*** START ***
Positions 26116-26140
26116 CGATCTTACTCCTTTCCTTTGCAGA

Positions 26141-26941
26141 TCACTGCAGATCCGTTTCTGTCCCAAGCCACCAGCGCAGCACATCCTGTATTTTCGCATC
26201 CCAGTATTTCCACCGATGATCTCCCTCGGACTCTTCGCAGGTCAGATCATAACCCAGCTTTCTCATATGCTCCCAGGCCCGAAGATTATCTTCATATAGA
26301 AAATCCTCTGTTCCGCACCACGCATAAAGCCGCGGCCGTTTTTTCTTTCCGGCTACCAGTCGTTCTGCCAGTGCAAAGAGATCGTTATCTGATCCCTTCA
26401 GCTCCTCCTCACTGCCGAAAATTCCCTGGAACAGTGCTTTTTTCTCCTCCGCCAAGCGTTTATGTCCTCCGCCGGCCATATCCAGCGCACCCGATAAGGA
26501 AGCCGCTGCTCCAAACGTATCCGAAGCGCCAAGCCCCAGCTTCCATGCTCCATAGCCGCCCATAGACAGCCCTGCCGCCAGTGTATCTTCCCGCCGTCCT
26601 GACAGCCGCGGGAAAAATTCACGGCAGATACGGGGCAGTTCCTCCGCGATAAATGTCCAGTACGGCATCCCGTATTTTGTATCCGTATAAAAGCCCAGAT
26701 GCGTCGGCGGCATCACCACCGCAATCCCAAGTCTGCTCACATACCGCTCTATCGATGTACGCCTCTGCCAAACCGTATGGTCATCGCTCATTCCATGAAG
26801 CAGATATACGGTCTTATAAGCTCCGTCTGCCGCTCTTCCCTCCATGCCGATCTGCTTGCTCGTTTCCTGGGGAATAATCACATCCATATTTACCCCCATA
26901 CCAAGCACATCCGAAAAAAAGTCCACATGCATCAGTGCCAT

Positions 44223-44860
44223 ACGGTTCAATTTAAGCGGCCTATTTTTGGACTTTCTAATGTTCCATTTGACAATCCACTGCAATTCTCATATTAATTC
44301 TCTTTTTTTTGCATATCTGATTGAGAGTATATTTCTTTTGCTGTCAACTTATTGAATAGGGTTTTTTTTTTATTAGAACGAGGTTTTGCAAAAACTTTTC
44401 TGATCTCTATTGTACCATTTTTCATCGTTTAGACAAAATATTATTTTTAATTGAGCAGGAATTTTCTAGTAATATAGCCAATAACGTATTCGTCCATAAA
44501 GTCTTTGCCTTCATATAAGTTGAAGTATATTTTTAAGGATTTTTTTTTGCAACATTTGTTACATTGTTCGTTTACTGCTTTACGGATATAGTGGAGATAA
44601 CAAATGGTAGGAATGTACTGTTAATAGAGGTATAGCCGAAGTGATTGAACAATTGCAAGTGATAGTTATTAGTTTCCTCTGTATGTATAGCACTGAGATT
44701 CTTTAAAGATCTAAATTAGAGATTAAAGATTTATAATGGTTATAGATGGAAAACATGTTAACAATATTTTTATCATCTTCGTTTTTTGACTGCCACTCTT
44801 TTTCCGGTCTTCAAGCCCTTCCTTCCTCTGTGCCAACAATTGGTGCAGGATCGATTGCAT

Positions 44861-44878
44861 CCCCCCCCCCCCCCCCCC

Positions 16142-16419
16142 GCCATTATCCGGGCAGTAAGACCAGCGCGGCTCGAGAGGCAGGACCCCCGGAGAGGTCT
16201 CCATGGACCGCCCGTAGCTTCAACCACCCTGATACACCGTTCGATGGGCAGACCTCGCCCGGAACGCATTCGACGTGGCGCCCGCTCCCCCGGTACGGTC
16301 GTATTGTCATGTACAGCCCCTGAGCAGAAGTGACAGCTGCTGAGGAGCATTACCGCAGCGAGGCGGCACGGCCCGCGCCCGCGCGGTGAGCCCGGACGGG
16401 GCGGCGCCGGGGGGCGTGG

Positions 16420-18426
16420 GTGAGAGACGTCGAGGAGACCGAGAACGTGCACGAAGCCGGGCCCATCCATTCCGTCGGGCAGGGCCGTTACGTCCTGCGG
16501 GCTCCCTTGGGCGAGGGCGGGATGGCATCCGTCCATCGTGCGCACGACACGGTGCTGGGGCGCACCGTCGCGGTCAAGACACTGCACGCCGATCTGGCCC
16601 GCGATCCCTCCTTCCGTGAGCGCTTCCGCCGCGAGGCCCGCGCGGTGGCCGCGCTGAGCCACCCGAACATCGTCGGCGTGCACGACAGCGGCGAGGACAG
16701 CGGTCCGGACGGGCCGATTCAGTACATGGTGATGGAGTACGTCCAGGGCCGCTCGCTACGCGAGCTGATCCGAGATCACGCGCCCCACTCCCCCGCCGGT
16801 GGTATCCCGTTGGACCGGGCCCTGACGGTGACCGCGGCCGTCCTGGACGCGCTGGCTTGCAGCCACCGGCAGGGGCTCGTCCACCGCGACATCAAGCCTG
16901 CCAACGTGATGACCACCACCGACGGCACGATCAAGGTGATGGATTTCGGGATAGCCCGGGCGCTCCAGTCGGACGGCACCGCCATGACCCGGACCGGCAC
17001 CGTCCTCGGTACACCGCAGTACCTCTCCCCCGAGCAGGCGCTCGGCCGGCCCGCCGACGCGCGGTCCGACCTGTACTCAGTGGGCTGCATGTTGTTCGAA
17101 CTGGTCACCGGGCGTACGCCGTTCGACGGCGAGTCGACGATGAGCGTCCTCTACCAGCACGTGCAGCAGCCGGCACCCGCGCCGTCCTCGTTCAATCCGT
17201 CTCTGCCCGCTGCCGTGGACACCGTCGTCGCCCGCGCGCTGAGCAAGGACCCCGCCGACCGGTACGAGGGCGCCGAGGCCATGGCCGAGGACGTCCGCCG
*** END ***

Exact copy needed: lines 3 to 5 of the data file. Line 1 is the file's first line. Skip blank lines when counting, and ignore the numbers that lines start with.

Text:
Positions 26141-26941
26141 TCACTGCAGATCCGTTTCTGTCCCAAGCCACCAGCGCAGCACATCCTGTATTTTCGCATC
26201 CCAGTATTTCCACCGATGATCTCCCTCGGACTCTTCGCAGGTCAGATCATAACCCAGCTTTCTCATATGCTCCCAGGCCCGAAGATTATCTTCATATAGA